What is Fracking?

January 3rd, 2013

On January 4th, the drama “Promised Land” will premiere in theaters across the country. The basis of this film is centered on the subject of hydraulic fracturing, more commonly known as fracking, and the possible consequences of this drilling process on nearby communities. Though fracking may seem like an odd topic to choose for a Hollywood film, it has gained a lot of recent attention regarding concerns about environmental impacts, particularly water contamination.

Hydraulic fracturing is a means of extracting resources like natural gas and oil from underground by pumping fluid, usually a mixture of water and chemical additives, into geological formations like shale and coalbed. The pressure from the fluid creates fractures underground, allowing extraction of the resources. A large portion of fracking is conducted in Pennsylvania, West Virginia, Virginia, New York, Maryland, and Ohio. These states are on top of the formation called Marcellus Shale which is one of the most important gas reserves in the United States. Fracking can also be found in other parts of the country, such as Colorado, Texas, North Dakota and Wyoming.

Natural Gas: A valuable resource extracted by fracking.

Though fracking has been performed for many years, it was brought to our attention in 2011 when the EPA reported that sampling showed that water contaminants in a local aquifer in Pavillion, Wyoming were possibly associated with fracking operations. This study was initiated because many local residents complained the drinking water had a bad taste and odor. EPA stressed that the fracking conditions in Pavillion were different from conditions in other parts of the country because it occurred in and below the aquifer and in close proximity to drinking water wells. Therefore, water sources in other parts of the country may not be at risk of contamination if the fracking conditions are different.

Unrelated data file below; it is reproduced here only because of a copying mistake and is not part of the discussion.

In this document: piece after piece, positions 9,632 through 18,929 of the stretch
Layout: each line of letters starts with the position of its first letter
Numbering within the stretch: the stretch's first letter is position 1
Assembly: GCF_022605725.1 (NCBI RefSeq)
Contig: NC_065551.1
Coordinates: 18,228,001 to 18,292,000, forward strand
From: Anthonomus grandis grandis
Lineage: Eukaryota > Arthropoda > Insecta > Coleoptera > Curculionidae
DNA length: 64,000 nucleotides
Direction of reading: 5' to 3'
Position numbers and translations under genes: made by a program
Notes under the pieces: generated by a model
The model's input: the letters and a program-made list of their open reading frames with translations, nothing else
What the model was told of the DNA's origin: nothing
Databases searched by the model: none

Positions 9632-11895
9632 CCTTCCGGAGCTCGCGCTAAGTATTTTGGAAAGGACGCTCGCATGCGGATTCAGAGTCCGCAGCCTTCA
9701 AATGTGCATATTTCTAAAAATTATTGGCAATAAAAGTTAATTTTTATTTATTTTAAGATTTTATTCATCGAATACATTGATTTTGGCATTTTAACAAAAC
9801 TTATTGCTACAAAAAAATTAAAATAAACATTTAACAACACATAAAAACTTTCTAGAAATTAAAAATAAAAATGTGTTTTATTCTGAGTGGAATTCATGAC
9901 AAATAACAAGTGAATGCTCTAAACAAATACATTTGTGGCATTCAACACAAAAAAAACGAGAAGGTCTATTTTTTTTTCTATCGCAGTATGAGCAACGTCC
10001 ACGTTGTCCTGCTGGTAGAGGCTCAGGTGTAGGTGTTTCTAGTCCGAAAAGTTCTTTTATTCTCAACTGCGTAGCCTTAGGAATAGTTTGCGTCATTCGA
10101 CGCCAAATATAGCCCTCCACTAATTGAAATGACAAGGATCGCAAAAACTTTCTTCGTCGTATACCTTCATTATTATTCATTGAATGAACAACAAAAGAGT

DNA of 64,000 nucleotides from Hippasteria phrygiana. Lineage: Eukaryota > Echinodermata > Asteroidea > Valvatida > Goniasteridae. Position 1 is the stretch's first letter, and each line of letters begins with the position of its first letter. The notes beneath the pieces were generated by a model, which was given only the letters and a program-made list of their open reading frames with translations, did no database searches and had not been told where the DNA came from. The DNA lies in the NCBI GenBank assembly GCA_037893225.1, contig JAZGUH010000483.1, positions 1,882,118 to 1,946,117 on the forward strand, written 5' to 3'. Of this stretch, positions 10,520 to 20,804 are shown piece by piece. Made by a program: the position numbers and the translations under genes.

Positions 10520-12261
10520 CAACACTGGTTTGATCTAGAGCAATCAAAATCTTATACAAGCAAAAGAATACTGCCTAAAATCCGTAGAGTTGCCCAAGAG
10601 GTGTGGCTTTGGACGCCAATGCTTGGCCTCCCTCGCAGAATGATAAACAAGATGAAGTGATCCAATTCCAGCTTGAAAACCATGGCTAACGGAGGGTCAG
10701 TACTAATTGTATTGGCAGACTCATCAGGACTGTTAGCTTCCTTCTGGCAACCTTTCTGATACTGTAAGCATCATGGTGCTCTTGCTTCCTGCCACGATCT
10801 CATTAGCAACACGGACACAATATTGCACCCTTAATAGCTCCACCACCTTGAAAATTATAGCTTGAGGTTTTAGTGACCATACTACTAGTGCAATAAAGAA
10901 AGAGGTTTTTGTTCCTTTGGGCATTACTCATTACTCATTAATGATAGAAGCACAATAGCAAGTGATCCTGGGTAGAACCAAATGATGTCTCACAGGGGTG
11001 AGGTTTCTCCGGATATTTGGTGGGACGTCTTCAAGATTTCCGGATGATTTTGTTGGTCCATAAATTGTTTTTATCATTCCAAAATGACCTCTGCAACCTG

So how can fracking result in contaminated water?

As mentioned previously, fracking fluids contain chemical additives. These chemicals are added to change the fluid properties. For instance, some chemicals are used to increase the thickness of the fluid. Hundreds of different chemicals may be used and the types used will vary depending on the site and company performing the fracking. Many of these companies prefer to not publicly disclose the chemicals used which causes more concern.

As part of a 2011 study, the US Committee on Energy and Commerce surveyed 14 leading oil and gas companies to learn about the composition of the fluids used for fracking. The most common chemical used was methanol. Isopropyl alcohol, 2-butoxyethanol, and ethylene glycol were also frequently used. These chemicals are not regulated by the EPA due to their low toxicity. A small percentage of companies were found to use petroleum compounds like benzene and toluene which are regulated by the EPA because they are highly mobile in ground water and are known human carcinogens. Other additives, such as instant coffee and walnut hulls, are not chemicals of concern but people are curious about their purpose as an additive.

The additives can possibly contaminate water sources through several routes. A common method of fracking fluid disposal is via underground injection of wastewater. EPA determined that this method is not likely to contaminate drinking water sources though it is mentioned that they reserve the right to conduct additional studies if necessary. Other means of wastewater disposal have a greater risk of water contamination. Since there are no specific national standards for fracking wastewater disposal, some wastewater is transported to treatment plants which are not all equipped to treat this type of water, according to the EPA.

Spills are probably one of the greatest sources of surface water contamination. From January to July 2012, several natural gas drilling incidents occurred in Pennsylvania alone. Thousands of gallons of production fluid were spilled in several of these incidents.

Since this process of natural resource extraction is quickly gaining in popularity, the EPA is still in the process of establishing regulations for fracking. Proponents of fracking, which often include local residents, firmly believe that it is a drilling method that is necessary to increase economic development and energy independence. It is important, however, that the operations are conducted responsibly in order to prevent unnecessary contamination.

 


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